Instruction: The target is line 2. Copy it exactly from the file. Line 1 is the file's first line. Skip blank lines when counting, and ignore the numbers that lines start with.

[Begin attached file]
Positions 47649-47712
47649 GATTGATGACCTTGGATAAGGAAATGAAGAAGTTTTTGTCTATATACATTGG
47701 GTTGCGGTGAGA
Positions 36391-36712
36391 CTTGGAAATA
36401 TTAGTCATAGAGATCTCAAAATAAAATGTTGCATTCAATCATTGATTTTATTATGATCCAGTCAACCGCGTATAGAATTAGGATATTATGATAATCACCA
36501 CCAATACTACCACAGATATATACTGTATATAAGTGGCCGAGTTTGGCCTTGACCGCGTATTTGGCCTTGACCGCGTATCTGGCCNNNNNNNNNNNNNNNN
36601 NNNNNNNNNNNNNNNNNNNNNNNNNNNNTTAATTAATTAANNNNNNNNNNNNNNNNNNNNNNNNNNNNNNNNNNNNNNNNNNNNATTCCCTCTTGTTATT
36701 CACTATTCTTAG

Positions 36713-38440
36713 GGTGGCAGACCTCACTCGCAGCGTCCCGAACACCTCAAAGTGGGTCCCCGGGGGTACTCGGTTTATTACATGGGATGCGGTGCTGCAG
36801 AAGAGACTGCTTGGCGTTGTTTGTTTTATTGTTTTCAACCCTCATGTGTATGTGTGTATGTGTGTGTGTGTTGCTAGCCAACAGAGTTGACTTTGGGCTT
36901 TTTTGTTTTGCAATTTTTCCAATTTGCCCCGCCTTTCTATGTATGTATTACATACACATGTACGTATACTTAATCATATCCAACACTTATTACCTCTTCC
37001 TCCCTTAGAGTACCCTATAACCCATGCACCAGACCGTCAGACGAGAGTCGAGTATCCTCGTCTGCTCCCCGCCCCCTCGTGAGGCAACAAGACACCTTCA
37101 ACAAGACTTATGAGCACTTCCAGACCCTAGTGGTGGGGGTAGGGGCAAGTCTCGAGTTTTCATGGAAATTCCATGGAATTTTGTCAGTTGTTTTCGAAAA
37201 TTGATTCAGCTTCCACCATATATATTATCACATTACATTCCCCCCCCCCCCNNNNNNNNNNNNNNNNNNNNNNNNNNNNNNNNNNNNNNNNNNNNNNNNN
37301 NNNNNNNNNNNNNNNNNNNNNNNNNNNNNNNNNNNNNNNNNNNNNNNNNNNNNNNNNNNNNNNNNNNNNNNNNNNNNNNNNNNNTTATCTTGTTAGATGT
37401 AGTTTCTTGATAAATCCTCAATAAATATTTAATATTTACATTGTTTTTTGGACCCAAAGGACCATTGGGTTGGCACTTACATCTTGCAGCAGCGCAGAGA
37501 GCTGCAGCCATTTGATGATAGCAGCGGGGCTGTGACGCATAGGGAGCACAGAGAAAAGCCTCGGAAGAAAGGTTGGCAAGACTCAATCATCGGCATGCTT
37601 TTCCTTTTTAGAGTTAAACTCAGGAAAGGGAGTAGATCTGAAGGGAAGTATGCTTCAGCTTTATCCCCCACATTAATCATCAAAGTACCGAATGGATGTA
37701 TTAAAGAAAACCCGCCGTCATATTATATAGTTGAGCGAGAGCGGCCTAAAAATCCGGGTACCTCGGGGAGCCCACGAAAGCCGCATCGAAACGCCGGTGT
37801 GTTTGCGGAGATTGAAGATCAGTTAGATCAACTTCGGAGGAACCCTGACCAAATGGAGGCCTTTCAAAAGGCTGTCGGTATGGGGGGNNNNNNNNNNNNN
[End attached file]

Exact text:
47649 GATTGATGACCTTGGATAAGGAAATGAAGAAGTTTTTGTCTATATACATTGG